Families with children in the Charleston County School District are discussing the district’s freshly released re-opening plan for fall. The district shared its first draft of the return to in-person instruction plan Tuesday night.
“We are very optimistic about the upcoming school year,” said Jessica Patterson, whose son is a rising 9th grader in the district. “We’re very, very hopeful that things will get back to what we consider normal.”
According to Live5 News, the district is expecting 95 percent of students to be full-time and in-person for the 2021-2022 school year.
These students can expect to see precautions like Plexiglass dividers in classrooms, limitations on visitors to the school and twice-daily cleaning of "high touch" areas.
Patterson, as well as other parents like Tara Wood, said they’re happy about with extra sanitizing and upgraded air filtration systems, but Wood and Patterson told Live 5 they do not like the idea of social distancing or Plexiglass dividers.
“I think social distancing is ridiculous,” Wood said. “Plexiglass, I mean that’s awkward. When I say go back to normal, I mean go back to normal.”
The district’s first-draft plan shows that the issue of masks has not yet been decided and will instead be announced at the beginning of the school year after consulting with parents, staff, add stakeholders, as well as officials with DHEC, the CDC and MUSC.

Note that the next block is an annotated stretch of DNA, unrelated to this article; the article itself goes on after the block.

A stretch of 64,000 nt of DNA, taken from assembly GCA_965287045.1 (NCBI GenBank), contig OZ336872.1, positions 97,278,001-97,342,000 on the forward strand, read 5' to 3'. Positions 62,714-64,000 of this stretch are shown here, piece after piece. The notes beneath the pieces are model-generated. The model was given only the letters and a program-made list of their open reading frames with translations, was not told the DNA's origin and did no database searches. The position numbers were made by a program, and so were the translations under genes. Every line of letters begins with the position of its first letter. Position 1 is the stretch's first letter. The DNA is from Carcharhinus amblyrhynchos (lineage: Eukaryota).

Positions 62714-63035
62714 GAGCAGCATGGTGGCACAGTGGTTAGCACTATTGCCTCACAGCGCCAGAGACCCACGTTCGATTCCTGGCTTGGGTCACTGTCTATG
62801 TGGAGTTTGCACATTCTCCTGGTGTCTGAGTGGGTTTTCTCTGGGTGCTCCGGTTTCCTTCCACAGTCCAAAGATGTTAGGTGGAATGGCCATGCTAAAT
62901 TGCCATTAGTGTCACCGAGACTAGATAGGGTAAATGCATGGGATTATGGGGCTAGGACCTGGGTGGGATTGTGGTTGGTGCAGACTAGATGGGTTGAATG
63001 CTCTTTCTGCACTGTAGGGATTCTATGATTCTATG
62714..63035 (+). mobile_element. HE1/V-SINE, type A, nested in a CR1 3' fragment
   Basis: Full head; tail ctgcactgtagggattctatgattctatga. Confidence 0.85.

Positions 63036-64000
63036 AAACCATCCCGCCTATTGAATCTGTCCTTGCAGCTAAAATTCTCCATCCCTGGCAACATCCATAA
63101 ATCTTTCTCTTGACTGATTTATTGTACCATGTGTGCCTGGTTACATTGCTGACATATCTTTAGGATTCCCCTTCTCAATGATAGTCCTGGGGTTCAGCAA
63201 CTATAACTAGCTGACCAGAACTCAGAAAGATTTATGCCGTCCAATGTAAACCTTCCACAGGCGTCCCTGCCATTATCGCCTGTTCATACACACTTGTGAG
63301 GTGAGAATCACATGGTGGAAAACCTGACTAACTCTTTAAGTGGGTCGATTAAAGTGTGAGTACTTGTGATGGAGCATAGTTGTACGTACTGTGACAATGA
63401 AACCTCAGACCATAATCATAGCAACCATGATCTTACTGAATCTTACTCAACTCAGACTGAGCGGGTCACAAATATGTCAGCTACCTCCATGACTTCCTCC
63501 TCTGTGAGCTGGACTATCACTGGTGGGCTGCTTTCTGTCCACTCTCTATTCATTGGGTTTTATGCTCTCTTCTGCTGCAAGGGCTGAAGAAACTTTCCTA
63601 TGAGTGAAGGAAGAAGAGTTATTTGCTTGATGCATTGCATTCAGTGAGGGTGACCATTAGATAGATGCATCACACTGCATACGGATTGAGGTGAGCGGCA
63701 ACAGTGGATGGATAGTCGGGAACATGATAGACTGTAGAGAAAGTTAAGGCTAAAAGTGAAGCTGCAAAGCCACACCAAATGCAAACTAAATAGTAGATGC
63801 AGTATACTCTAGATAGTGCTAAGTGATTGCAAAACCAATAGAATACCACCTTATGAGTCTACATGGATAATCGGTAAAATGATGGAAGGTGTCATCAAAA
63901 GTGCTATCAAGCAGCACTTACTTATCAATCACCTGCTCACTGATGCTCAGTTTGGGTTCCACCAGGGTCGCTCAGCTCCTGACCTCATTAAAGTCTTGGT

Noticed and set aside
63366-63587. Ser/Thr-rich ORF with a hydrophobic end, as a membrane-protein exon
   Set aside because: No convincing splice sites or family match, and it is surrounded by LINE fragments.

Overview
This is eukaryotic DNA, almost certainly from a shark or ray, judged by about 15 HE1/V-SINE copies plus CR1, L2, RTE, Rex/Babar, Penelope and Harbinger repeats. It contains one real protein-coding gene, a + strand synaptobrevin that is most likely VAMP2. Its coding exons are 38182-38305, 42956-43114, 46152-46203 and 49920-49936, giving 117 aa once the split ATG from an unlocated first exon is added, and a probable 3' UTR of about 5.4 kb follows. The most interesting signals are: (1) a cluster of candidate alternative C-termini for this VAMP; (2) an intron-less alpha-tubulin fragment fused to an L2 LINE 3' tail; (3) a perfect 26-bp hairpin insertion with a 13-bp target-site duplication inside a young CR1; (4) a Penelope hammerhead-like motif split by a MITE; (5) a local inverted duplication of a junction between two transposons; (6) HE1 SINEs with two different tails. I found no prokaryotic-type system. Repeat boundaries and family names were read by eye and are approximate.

Patterson’s son Joe will head to James Island Charter High School next year. He told Live5 News he’s keeping his fingers crossed students won’t have to wear masks.
“I hope there are no more COVID regulations, no more masks, no more staying 6 feet away from people, he said.
CCSD’s “Safe Return” plan will be reviewed every six months until September 2023.
According to the S.C. Department of Education, school districts are required to send their reopening plan to the state and also post it online by June 24. As of Tuesday afternoon, the state had received plans from about 24 districts, out of the 81 total districts across the state.
In other news, the S.C Department of Education is planning to shut down service to hotspots over the summer. According to Live5 News, the plans call for the department to
shut down district-issued hotspots unless they are needed for summer school or summer camps. In those cases, the hotspots can remain active if the districts notify the education department.
Districts that do not plan to take part in the hotspot program next year are being asked to notify the agency so the devices can be permanently disconnected.
Districts that plan to reactivate lines for the next school year are also being asked to notify the education department.
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